intelligence it needs to communicate with traditional PSTN switches and leverage their
capabilities. IP network complexities are encapsulated to allow for easy deployment, and
the GUI-based element management system supports TL1, CORBA, and SNMP for easy integration
with the PSTNs existing operational support systems.
No mediation device is needed to gather information about who is using what service and
at what level. Instead, usage and quality metrics are automatically correlated in real
time on a subscriber-by-service basis, and can be fed into network monitoring systems to
help assure compliance with service-level agreements. These statistics can also be
integrated into existing billing systems to help solve the Internet charge-for-services
conundrum. Additionally, open APIs enable exploitation of the PSTNs customer care,
accounting, and billing systems (CCABS).
This is a key capability for provisioning IP telephony applications, because the
authorization, authentication, and call-detail accounting functions that are centralized
in the same switch in the PSTN get distributed across multiple servers in an IP network.
Event records have to be gathered from all these different locations, which makes billing
for services very complicated.
A solution such as the USX1000 brings all the innovation, flexibility, and rapid
deployment associated with Internet technologies to carrier voice networks. Any future
IP-based service can be easily incorporated into such a platform as soon as it appears.
Carriers get new sources of revenue generation, and users will finally start to benefit
from a broad range of VoIP applications.
Voice As An Application
BY LAURA GUEVIN
When Industrial Computer Source changed its name
to ICS Advent last July, the company also decided to start looking at the whole picture
for industrial computing not just boxes and hardware. What they came up with is a
new product line called the Networked Communications Exchange (NCX) that offers a scalable
development solution for everything from Internet telephony to IVR applications, all in
one box. The NCX solution, which is currently only available only in Europe, was unveiled
at Communications Solutions EXPO in Las Vegas in December. It will be available in the US
in the first half of 2000,and is the first of a broad line of solutions being developed by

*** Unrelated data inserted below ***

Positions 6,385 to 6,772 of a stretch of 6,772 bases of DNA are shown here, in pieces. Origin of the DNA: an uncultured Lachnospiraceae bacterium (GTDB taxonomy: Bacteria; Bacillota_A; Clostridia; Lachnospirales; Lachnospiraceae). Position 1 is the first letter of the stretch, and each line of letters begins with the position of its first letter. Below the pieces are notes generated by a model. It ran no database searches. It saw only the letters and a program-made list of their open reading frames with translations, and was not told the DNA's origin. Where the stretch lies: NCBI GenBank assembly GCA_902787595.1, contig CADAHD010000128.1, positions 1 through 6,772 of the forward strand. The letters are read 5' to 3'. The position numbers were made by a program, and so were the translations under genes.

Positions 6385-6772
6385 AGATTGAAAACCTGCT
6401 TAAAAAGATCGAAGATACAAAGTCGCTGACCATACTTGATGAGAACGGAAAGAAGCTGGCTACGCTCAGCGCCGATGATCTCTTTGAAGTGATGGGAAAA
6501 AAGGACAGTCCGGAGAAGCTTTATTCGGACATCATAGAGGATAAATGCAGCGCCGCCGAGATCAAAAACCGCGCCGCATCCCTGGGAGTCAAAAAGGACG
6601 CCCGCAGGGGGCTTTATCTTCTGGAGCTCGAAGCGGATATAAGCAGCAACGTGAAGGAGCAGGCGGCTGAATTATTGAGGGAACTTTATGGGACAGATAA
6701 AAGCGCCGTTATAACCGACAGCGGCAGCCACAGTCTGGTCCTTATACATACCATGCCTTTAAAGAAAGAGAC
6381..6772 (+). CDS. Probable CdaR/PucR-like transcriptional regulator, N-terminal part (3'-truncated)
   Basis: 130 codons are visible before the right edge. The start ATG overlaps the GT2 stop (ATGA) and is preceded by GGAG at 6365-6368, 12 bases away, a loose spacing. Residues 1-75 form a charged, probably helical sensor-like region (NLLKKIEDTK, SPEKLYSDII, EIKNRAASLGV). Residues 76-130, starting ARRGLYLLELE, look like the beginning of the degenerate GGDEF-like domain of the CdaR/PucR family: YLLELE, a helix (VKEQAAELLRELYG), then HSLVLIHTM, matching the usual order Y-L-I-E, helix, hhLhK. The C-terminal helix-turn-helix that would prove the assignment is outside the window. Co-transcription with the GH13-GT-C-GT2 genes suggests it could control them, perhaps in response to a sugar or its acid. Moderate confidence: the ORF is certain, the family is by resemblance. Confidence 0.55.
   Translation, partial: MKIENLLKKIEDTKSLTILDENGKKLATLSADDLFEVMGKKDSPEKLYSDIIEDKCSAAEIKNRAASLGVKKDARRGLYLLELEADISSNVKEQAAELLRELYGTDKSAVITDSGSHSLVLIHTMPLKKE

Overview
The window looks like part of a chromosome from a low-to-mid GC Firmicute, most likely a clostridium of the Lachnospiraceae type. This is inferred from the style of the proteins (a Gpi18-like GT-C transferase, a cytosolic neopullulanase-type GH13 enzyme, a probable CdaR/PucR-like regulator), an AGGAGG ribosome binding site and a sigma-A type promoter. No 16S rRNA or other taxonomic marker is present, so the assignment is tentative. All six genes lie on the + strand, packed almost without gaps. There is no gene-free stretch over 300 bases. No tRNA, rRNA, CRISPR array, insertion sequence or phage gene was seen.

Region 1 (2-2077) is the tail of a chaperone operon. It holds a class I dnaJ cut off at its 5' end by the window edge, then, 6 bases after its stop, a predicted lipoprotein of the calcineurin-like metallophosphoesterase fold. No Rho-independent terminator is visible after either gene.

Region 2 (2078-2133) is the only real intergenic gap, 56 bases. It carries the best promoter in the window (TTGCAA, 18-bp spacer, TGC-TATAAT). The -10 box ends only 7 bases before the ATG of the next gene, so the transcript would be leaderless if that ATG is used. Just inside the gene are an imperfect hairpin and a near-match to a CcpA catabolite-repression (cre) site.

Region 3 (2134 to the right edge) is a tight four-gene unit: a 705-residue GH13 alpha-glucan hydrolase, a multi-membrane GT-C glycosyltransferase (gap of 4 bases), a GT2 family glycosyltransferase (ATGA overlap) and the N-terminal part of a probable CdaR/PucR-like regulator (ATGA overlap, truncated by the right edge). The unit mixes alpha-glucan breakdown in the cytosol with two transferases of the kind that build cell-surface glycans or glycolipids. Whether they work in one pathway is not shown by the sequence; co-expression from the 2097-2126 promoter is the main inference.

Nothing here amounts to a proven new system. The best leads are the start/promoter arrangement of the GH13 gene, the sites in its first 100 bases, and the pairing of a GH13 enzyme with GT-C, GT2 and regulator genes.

What is most exciting about the NCX family is its integration of the rugged hardware
components that have been the mainstay for ICS Advent with the Envox CT-Studio from Envox a 32-bit Windows application generator
designed for the development of computer-telephony applications. The Envox platform
enables creation of unified messaging, fax, PC-based switching, contact center, and debit
card applications. Features include a URL block that enables Web pages to be downloaded
and saved as variables or files, to be later read back to callers using text-to-speech (or
sent as fax or e-mail files). This technology, combined with automatic speech recognition,
can enable unlimited voice-activated Web browsing.
Other nifty features of the development platform include drop-down menus so developers
may choose which blocks and sub routines to add to their scripts. The blocks perform
specific tasks, and each parameter in a block may be defined with expressions using
variables and database fields. These expressions are displayed in a tree file structure in
CT-Studios Expression Assistant.
The NCX system also features remote monitoring and administration capabilities, and ICS
Advent views this a strong selling point for value-added resellers (VARs) and value-added
distributors (VADs). With more information and control in their hands (and important
features like popup alarms), resellers and systems integrators can negotiate maintenance
and administration contracts with their customers. Another strong point is the ability to
add functionality like speech recognition with a simple point-and-click action. This
action automatically adds licensing fees to the cost of these applications another
ease-of-use factor for resellers.
The NCX scales up from the NCX 1000, a basic system with room for four
telephony cards, to the NCX 5000, which offers maximum capacity and fault tolerance for
large CT installations. The NCX 2000 can accommodate up to 10 telephony cards, while the
NCX 3000 has room for as many as 15 cards. The systems feature Dialogic (an Intel company) voice boards.
ICS Advents easy-to-use, integrated solution opens up the marketplace to
developers and resellers who may not have the time or capability to build applications
without such an advanced development platform. And the company wants to become a master
VAR and master VAD with the release of this new development solution. With the trend
toward value-added solutions for voice and data convergence in the marketplace, it would
seem ICS Advent is well on its way.